Overview of selected basic research in autism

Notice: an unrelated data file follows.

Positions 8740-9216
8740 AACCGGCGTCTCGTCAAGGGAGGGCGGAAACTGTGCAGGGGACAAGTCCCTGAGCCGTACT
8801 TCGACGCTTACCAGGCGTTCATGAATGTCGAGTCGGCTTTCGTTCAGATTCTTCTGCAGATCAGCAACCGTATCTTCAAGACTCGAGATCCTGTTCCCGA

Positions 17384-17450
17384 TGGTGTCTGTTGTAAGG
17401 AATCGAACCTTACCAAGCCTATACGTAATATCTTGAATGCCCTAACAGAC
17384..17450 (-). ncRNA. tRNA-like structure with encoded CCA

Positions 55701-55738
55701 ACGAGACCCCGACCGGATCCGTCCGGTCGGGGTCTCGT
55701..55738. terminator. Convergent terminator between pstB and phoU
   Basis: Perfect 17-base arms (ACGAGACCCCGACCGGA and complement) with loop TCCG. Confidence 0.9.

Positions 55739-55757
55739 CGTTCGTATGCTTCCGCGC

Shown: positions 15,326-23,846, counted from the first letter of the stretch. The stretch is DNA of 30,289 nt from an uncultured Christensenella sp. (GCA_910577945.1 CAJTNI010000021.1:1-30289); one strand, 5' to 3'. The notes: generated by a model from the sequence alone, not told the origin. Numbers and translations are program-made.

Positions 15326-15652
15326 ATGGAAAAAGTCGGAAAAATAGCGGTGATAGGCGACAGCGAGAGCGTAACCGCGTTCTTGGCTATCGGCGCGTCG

Basic research in autism is reviewed. There is mounting indication, but as yet inconclusive evidence, of unique physiologic disturbances etiologically related to autism. Additionally there is indication that some of the physiologic disturbances found in autistic children are also present in children with other developmental disorders. Children called autistic probably represent a complex of clinically similar manifestations in a variety of different subgroups of children, each subgroup representing a basically different physiologic disturbance. However, the possibility remains that there is only one basic disturbance that in varying degrees affects many body systems and thus manifests in a variety of overlapping syndromes. Objective markers are needed so as to allow the demarcation of subgroups of autistic children for further study. Possible markers may be decreased duration of postrotatory nystagmus, auditory evoked response deviations, lymphocytic hyporesponsivity, increased blood platelet serotonin efflux, and/or the presence of urinary DMT or bufotenin.
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